I think it's a slam-dunk that if they had viable nukes 30 years ago, then the blueprints are still on file somewhere and the potentially explodey metal hemispheres might have been melted down and recycled but the material is still in inventory. Given the noises emanating from the CCP over the past couple of years, combined with Trump's manifest disinterest in foreign affairs, I'd be astonished if Taiwan hadn't reactivated its nuclear weapons program some time between 2017 and 2020, if only so that in event of an invasion they could announce that a Samson option was on the table.

319:

I'll agree with that, but all the other knowledge about the little practical details that weren't written down will have to be rediscovered.

That takes time.

See the state of the UK civil nuclear program for a worked example. We have access to designs, but commisioning capability is effectively gone & has to be bought in.

320:

Last survivor of The Battle of Matapan has just died.
- Prince Philip, aged 99 & 10 months.
Whatever his opinions, he was honest - the contrast with the unspeakable crawler we have as PM is very stark.

321:

The UK civil nuclear program ... circa 2003 there was one course in civil nuclear engineering at master's level, and it turned out 2-4 graduates a year. The industry was running on fumes: the Navy had its own nuc. eng. course, but minding the kettle on an SSN isn't directly comparable to running an AGR or PWR.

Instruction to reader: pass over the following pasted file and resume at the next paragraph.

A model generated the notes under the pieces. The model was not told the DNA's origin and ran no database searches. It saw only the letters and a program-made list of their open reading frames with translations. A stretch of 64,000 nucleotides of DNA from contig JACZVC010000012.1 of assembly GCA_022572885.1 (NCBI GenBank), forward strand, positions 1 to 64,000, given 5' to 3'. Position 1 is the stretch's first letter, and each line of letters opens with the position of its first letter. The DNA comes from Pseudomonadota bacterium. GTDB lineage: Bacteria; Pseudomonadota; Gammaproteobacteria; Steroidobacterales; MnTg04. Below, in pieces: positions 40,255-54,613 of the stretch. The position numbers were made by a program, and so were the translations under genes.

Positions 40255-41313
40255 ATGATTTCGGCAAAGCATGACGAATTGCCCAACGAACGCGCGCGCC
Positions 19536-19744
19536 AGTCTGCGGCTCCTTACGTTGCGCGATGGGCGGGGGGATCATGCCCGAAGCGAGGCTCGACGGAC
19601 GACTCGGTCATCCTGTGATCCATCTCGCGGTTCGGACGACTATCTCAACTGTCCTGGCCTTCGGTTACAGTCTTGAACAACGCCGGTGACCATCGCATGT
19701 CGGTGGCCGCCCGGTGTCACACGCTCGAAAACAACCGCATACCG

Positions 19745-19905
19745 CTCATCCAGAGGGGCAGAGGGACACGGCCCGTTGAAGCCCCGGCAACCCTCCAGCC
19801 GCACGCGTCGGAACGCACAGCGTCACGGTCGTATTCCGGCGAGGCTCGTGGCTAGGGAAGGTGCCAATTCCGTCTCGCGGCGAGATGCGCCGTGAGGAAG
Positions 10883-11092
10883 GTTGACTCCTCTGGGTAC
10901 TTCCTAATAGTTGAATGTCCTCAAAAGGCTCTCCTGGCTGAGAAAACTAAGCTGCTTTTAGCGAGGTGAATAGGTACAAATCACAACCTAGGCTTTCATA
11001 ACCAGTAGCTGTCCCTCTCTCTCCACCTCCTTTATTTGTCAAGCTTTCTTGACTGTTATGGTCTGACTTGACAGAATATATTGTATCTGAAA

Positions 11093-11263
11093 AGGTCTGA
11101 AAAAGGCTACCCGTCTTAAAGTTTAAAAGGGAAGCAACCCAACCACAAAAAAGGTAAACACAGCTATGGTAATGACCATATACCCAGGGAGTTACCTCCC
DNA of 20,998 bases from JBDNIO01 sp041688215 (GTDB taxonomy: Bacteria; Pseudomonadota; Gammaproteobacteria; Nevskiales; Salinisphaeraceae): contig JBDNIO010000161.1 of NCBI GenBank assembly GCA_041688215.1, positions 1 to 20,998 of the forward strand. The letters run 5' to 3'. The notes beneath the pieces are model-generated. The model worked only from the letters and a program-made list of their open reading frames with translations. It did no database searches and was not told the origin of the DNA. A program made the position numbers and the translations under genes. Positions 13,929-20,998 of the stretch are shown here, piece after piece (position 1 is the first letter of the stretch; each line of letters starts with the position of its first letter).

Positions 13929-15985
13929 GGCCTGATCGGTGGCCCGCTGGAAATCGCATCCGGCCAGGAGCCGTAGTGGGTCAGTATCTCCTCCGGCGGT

By 2010 they were ramping up training again and were up to 30-50 nuclear engineers per year in higher education, which was getting up to what they needed just to replace the retirees running the existing fleet.

Taiwan has national service, and modern militaries with conscription generally try to find appropriate niches for specialists -- no more nonsense like giving Konrad Zuse or Kurt Godel rifles and sending them to the front as infantry privates. So I suspect a number of Taiwan's civilian nuclear engineers are cross-trained in other radiological activities for one month a year ...

322:

Goodie, a topic I can comment

@297 "They have unified most all ethnic Chinese except for Taiwan. And they are not shy in stating that is a goal AND WILL BE DONE. People here said I was nuts when I predicted they would invade within 10 years. Now I think maybe sooner"

That depends. There are factions within Chinese society that consider Singapore, N Kachin State (Myanmar), and George Town (Malaysia) sufficiently Chinese. Then there's another faction which considers Johor Baru, Malaysia and Mandalay, Myanmar as sufficiently Chinese to 'reunify'. Christmas Island was also briefly floated, but that idea seems to have disappeared. Source: Taiwanese ex-girlfriend